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CERN researchers measure speed of sound in the quark–gluon plasma more precisely than ever before

Hearing the sound of quark–gluon plasma
Conceptual representation of temperature vs. entropy density from mid-central to ultra-central heavy ion collisions. Credit: arXiv (2024). DOI: 10.48550/arxiv.2401.06896

Neutron stars in the universe, ultracold atomic gases in the laboratory, and the quark–gluon plasma created in collisions of atomic nuclei at the Large Hadron Collider (LHC): they may seem totally unrelated but, surprisingly enough, they have something in common. They are all a fluid-like state of matter made up of strongly interacting particles. Insights into the properties and behavior of any of these almost-perfect liquids may be key to understanding nature across scales that are orders of magnitude apart.

In a new paper, the CMS collaboration reports the most precise measurement to date of the speed at which sound travels in the quark–gluon plasma, offering new insights into this extremely hot state of matter.

Sound is a longitudinal wave that travels through a medium, producing compressions and rarefactions of matter in the same direction as its movement. The speed of sound depends on the medium's properties, such as its density and viscosity. It can, therefore, be used as a probe of the medium.

At the LHC, the quark–gluon plasma is formed in collisions between . In these collisions, for a very small fraction of a second, an enormous amount of energy is deposited in a volume whose maximum size is that of the nucleus of an atom. Quarks and gluons emerging from the move freely within this area, providing a fluid-like state of matter whose collective dynamics and macroscopic properties are well described by theory.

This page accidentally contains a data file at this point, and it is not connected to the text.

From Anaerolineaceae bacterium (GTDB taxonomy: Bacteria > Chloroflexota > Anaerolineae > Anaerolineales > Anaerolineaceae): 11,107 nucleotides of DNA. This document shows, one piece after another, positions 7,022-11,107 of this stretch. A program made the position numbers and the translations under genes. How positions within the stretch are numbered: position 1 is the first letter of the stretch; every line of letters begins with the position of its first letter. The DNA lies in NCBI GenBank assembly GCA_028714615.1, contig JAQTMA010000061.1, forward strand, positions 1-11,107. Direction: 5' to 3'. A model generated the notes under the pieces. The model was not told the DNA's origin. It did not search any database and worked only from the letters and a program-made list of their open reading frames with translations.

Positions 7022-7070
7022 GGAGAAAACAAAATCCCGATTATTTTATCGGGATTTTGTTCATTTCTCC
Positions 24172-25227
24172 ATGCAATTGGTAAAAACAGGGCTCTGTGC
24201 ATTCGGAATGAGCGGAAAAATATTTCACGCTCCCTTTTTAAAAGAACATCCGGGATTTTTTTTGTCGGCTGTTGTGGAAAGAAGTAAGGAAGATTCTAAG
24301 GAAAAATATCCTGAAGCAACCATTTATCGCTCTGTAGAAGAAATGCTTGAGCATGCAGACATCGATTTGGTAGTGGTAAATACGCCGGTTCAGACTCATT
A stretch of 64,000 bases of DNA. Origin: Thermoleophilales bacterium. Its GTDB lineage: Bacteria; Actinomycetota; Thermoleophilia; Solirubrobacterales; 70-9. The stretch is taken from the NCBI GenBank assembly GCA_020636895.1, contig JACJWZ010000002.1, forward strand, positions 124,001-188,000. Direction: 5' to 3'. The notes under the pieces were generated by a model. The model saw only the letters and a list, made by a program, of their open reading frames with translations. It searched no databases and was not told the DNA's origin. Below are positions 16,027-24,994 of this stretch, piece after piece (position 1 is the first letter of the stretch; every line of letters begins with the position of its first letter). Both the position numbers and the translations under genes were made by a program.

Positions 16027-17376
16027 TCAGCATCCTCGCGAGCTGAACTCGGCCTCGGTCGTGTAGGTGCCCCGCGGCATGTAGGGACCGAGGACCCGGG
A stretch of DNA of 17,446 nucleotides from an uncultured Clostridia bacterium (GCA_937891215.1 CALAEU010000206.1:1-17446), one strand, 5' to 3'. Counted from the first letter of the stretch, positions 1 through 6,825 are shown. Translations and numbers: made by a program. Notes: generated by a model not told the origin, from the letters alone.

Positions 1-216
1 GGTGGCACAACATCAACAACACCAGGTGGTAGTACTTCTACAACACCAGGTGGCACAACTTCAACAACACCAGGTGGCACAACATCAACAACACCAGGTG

Illustration of the quark–gluon plasma formed in collisions between heavy ions. Credit: CERN

The speed of sound in this environment can be obtained from the rate at which pressure changes in response to variations in or, alternatively, from the rate at which temperature changes in response to variations in entropy, which is a measure of disorder in a system.

In heavy-ion collisions, the entropy can be inferred from the number of electrically charged particles emitted from the collisions. The temperature, on the other hand, can be deduced from the average transverse momentum (i.e., the momentum transverse to the collision axis) of those particles.

Using data from lead–lead collisions at an energy of 5.02 trillion electronvolts per pair of nucleons (protons or neutrons), the CMS collaboration has measured for the first time how the temperature varies with the entropy in central heavy-ion collisions, in which the ions collide head-on and overlap almost completely.

From this measurement, they obtained a value for the speed of sound in this medium that is nearly half the speed of light and has a record precision: in units of the , the squared is 0.241, with a statistical uncertainty of 0.002 and a systematic uncertainty of 0.016. Using the mean transverse momentum, they also determined the effective temperature of the quark–gluon plasma to be 219 million electronvolts (MeV), with a systematic uncertainty of 8 MeV.

The results match the theoretical expectation and confirm that the –gluon plasma acts as a fluid made of particles that carry enormous amounts of energy.

The paper is published on the arXiv preprint server.

More information: Extracting the speed of sound in the strongly interacting matter created in ultrarelativistic lead-lead collisions at the LHC, arXiv (2024). DOI: 10.48550/arxiv.2401.06896

Journal information: arXiv

Provided by CERN

Citation: CERN researchers measure speed of sound in the quark–gluon plasma more precisely than ever before (2024, February 16) retrieved 14 April 2024 from https://phys.org/news/2024-02-cern-quarkgluon-plasma-precisely.html
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